• Ariane Beaver

New Medication Assisted Treatment (MAT) Standards from Scottish Government


In May 2021, The Scottish Government, Public Health Scotland and the Drug Deaths Taskforce published the new Medication Assisted Treatment (MAT) Standards for Scotland. These standards have been developed by the Drugs Death Taskforce alongside the people, families and loved ones of those with lived and living experience of substance use. As a result, utilizing this valuable knowledge has been integral in identifying what existing issues there are regarding the prevention of drug related deaths (DRD’s), and has helped establish new methods of effective support provision. In short, these new standards promote a more holistic, person centred outlook as they encompass the following core principles; a clear purpose, informed choice, and the importance of a sufficiently trained work force. These principles embrace the notion of the right to health and the right to life by underpinning a ‘no barrier’ approach to care and support, in turn drawing a direct parallel to the Scottish Government’s National Mission of delivering a human rights based framework.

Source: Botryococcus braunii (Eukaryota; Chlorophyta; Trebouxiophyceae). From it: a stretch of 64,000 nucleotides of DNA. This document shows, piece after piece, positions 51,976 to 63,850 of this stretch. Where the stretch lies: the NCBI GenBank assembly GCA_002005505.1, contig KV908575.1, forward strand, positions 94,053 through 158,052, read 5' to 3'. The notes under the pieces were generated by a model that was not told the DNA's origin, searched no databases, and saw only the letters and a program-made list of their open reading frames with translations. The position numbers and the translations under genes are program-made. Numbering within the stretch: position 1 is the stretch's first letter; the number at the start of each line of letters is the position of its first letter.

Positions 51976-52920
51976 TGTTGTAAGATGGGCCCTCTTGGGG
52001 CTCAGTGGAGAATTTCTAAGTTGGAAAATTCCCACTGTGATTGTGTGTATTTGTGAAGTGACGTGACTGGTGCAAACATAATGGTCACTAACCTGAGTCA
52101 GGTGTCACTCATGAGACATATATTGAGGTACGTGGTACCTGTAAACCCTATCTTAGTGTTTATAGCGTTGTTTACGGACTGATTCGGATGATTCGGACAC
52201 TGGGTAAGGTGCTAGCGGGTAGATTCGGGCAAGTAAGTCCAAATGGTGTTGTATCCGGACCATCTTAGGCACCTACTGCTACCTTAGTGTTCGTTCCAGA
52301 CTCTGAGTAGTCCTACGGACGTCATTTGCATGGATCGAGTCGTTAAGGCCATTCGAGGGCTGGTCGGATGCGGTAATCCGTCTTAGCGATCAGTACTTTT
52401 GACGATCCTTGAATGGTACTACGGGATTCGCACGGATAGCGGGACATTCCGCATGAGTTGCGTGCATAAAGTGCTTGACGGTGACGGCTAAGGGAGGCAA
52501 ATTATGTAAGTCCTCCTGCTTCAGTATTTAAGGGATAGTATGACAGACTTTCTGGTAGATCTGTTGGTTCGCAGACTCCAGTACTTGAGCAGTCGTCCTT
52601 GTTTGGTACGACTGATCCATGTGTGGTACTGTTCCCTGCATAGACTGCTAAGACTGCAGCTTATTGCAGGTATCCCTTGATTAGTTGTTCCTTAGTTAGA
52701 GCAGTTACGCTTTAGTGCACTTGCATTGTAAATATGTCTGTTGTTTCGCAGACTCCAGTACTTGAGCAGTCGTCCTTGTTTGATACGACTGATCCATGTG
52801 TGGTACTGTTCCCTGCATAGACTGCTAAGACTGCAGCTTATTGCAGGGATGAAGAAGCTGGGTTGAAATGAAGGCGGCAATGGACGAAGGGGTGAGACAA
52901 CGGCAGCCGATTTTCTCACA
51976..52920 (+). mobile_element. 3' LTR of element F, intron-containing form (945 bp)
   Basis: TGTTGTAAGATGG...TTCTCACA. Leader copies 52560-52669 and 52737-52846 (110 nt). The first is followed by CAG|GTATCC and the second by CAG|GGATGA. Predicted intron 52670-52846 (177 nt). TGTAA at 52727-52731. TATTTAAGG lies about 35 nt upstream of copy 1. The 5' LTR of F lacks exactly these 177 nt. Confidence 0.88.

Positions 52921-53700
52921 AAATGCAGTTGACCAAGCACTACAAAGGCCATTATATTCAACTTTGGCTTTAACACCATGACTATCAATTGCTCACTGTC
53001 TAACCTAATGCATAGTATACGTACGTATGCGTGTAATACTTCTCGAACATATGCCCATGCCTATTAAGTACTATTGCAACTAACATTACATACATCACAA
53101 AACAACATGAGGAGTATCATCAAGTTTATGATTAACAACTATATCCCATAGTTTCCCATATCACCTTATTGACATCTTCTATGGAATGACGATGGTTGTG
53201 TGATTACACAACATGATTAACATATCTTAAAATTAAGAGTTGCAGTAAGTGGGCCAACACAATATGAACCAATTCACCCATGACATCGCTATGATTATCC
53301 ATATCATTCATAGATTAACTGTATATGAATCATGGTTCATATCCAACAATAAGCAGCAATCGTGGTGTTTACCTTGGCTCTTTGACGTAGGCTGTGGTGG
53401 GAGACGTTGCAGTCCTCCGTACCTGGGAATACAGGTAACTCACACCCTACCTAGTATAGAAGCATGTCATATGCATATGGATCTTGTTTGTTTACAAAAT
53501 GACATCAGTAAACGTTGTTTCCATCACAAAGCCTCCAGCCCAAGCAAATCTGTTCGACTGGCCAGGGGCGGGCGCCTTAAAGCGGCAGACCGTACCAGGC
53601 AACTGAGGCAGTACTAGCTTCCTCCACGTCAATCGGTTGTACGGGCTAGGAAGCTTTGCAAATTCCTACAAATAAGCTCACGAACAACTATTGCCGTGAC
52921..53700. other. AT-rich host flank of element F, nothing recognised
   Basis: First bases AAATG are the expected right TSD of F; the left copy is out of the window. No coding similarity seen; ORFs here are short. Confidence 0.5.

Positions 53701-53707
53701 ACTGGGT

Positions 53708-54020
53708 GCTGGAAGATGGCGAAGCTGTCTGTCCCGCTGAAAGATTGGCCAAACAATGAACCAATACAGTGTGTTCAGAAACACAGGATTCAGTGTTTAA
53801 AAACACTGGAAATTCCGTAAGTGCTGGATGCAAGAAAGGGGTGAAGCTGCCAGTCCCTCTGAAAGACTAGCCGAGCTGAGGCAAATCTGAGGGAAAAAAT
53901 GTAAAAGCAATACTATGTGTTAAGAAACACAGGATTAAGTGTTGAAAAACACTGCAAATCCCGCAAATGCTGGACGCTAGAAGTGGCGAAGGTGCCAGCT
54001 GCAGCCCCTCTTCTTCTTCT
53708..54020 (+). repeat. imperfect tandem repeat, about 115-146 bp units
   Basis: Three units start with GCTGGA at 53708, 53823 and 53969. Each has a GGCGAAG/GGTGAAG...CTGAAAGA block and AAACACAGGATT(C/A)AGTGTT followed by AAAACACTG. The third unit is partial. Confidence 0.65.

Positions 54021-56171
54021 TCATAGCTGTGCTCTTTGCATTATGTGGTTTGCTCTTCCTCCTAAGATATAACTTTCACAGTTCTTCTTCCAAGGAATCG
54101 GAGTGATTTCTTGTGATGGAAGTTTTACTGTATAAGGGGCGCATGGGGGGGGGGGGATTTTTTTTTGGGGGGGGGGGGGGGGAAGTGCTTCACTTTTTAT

The Drugs Death Taskforce was established in 2019 and has prioritized the introduction of standards for MAT in order to improve our treatment response and effectively reduce DRD’s and other harms, as well as promoting recovery. They have illustrated the need for these standards to be implemented at pace in order to create meaningful and effective reform, underpinned by the aim of Angela Constance, Minister for Drugs Policy, to have MAT standards “fully embedded across the country by April 2022”. This is also echoed in the overarching vision for NHS Scotland that any service delivering health and social care will adopt a realistic, person centred medicine approach by 2025. In order to do this, bold leadership is crucial to ensure consistent implementation of these standards.


The standards themselves provide a clear framework for MAT to adhere to in order to certify that the implementation is safe, effective, acceptable, accessible and person centred. The provision of MAT caters to the health and wider social needs of individuals, which in turn will improve interventions and ultimately will help to reduce risks through supporting people to stay in treatment by delivering tailored and well-rounded services.


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